Whole genome sequencing of Mycobacterium tuberculosis from Cambodia
MTB strain characteristics
Between October 2017 and January 2018, 100 sputum specimens were collected from new bacteriologically confirmed cases of pulmonary tuberculosis in three operational districts of Cambodia: Daun-Keo in Takeo province, Dangkao and Pou Senchey in the capital Phnom Penh ( Fig. 1). Eighty-three mycobacterial isolates were cultured and sequenced successfully. The sequence read from 80 samples successfully mapped to the H37Rv reference genome with an average read depth of 251X and an average genome coverage of 98.9%. Based on Kraken analysis, the three mismapped samples were identified as being from nontuberculous mycobacteria (NTM) species of M. sinense and Mr. terrae and of Mycobacterium abscessus species and were therefore excluded from further analyzes (Fig. 1).
Phenotypic and genotypic antimicrobial resistance
The majority of isolates (73/80, 91.25%) were phenotypically susceptible to all anti-TB drugs tested, while a handful (7/80, 8.75%) were resistant to at least one anti-TB drug (isoniazid or streptomycin) , including 3 isolates from Phnom Penh that were resistant to both drugs (Table 1). High accuracies were obtained for the genotypic-phenotypic correlation of resistance predictions (rifampicin = 80/80, 100%; isoniazid = 77/80, 96.25%; ethambutol = 80/80, 100%; streptomycin = 78/ 80, 97.5%), where known genotypic mutations associated with isoniazid resistance were found in catG (S315T) and the fabG1-inhA promoter region (C-15T); while mutations associated with streptomycin resistance have been found in the rpsL (K88R and K43R) and rrs (517c > t) genes (Table 1). In all drug-susceptible phenotypic isolates, we did not identify the presence of any known resistance-associated genotypic mutations in the genes assessed. Thus, the specificity of the genotypic prediction of resistance for each of the antituberculosis drugs tested was 100%. However, the sensitivities of genotypic resistance predictions to isoniazid and streptomycin were less than 40% and 80% respectively.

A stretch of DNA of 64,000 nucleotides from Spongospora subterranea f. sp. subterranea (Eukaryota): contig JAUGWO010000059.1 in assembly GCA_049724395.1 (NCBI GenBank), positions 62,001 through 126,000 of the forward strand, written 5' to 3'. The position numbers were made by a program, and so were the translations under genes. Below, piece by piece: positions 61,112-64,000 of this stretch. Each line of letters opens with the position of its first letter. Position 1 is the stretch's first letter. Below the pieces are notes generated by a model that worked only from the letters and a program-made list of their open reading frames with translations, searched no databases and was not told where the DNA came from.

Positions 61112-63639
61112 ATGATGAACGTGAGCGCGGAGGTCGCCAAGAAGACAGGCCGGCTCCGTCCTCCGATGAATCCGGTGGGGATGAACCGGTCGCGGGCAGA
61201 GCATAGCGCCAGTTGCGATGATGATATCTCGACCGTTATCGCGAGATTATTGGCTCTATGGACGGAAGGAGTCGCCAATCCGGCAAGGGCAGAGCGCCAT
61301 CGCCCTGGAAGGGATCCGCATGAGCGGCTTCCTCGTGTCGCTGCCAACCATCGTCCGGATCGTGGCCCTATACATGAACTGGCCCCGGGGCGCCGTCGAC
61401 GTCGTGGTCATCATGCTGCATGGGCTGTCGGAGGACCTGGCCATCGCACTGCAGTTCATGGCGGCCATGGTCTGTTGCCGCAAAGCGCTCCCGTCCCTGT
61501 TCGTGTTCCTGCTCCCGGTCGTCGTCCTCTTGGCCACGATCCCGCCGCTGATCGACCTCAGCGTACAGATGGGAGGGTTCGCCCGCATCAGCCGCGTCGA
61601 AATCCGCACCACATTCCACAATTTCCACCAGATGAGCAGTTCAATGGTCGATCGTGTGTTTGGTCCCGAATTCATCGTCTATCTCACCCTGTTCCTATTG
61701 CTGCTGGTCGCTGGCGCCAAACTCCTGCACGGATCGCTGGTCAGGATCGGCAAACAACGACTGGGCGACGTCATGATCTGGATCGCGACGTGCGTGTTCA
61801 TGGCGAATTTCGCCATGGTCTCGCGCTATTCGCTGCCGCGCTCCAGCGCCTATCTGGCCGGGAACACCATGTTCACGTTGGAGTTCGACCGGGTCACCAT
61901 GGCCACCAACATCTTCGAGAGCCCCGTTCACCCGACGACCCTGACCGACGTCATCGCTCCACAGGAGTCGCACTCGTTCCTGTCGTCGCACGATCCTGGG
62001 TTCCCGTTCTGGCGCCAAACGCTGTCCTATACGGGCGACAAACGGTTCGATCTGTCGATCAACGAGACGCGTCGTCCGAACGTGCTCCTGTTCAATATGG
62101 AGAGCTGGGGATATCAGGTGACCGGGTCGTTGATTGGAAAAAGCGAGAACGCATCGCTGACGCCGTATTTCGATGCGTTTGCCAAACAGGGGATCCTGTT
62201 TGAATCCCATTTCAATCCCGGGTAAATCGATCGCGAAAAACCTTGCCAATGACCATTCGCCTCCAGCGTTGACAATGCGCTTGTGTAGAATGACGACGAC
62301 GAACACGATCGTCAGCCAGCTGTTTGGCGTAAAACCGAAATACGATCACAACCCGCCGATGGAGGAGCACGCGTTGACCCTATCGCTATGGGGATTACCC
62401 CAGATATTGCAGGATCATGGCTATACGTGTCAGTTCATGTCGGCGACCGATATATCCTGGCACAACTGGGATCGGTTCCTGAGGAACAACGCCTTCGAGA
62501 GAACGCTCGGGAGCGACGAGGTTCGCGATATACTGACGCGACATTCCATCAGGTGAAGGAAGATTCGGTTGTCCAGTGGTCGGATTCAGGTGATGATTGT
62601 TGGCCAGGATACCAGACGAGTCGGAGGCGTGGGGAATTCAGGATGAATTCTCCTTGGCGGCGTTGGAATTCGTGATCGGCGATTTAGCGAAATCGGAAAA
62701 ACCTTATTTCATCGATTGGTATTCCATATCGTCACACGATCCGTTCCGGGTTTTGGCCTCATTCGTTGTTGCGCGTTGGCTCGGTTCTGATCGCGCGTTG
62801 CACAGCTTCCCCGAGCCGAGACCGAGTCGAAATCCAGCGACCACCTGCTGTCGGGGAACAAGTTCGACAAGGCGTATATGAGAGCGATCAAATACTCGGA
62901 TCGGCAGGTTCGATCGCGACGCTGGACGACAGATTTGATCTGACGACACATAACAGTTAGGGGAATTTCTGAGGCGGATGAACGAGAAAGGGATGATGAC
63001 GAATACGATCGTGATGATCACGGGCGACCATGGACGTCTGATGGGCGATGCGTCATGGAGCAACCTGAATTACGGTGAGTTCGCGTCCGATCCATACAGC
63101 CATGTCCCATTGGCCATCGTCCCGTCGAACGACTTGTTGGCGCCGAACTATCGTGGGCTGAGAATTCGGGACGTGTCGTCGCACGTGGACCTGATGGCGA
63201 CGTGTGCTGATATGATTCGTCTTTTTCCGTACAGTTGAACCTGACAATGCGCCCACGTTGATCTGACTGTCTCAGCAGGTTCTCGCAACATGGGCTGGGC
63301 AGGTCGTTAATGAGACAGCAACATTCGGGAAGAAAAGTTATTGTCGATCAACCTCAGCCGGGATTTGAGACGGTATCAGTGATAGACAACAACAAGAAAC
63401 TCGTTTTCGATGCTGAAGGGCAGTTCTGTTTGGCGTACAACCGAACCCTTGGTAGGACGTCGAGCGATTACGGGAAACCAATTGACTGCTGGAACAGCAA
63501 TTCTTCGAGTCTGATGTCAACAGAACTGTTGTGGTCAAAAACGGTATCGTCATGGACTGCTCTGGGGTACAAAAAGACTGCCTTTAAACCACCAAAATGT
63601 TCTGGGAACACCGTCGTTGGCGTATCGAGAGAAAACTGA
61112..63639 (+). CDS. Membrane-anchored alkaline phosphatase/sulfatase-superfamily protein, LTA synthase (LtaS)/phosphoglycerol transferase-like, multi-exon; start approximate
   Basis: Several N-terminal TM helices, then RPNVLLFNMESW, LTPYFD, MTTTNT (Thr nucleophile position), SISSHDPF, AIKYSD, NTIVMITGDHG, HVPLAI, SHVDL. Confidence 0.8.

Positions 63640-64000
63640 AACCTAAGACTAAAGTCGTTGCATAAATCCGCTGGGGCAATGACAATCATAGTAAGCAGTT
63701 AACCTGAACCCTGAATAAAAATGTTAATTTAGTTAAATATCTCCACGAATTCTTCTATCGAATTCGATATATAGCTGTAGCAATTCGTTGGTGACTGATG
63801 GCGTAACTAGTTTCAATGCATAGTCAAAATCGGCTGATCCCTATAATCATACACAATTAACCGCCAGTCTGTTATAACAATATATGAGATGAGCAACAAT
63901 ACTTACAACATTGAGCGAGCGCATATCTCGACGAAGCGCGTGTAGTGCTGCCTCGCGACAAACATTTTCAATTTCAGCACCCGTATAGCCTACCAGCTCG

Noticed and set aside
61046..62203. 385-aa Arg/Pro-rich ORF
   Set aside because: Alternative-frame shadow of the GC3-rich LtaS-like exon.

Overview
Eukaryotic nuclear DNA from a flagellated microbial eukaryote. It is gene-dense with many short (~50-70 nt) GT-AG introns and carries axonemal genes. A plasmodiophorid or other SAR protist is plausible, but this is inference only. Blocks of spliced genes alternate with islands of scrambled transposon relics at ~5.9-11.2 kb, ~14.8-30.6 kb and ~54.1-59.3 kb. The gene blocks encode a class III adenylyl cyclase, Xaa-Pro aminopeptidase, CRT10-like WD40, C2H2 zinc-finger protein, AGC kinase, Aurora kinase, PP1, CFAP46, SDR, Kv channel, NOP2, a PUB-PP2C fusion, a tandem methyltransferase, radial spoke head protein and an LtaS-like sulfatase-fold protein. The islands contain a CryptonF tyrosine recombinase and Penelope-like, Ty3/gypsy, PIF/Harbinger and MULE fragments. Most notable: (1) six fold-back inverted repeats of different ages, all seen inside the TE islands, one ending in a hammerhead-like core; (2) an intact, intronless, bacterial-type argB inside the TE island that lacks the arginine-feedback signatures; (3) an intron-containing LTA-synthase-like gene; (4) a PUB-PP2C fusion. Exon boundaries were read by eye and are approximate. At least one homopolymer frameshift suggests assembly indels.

For phenotypic resistant isolates with no known resistance genetic mutations identified, we assessed non-synonymous mutations identified with the “Catalogue of Mutations in Mycobacterium tuberculosis complex and their association with drug resistance” from the WHO11. For streptomycin, the two mutations: gid_K163E and whiB6_Q94E have been categorized as Group 3: Uncertain significance in the WHO catalog, where the variant gid_K163E was observed once in susceptible strains, and none in resistant strains, whereas whiB6_Q94E was observed in 73 susceptible strains and twice in resistant strains. For isoniazid, the variant katG_R463L was observed in the 3 discordant isolates, but this variant was categorized as Group 5: Not associated with resistance in the WHO catalogue. Another variant katG_R128Q identified was listed in Group 3: Uncertain Significance, where the variant was observed once in resistant strains and none in susceptible strains. The two remaining variants: ndh_V18G and ahpC_H93R have not been evaluated in the WHO catalog although the variant ndh_V18A was found in group 5: Not associated with resistance in the WHO catalogue.
Structure of the mountain bike population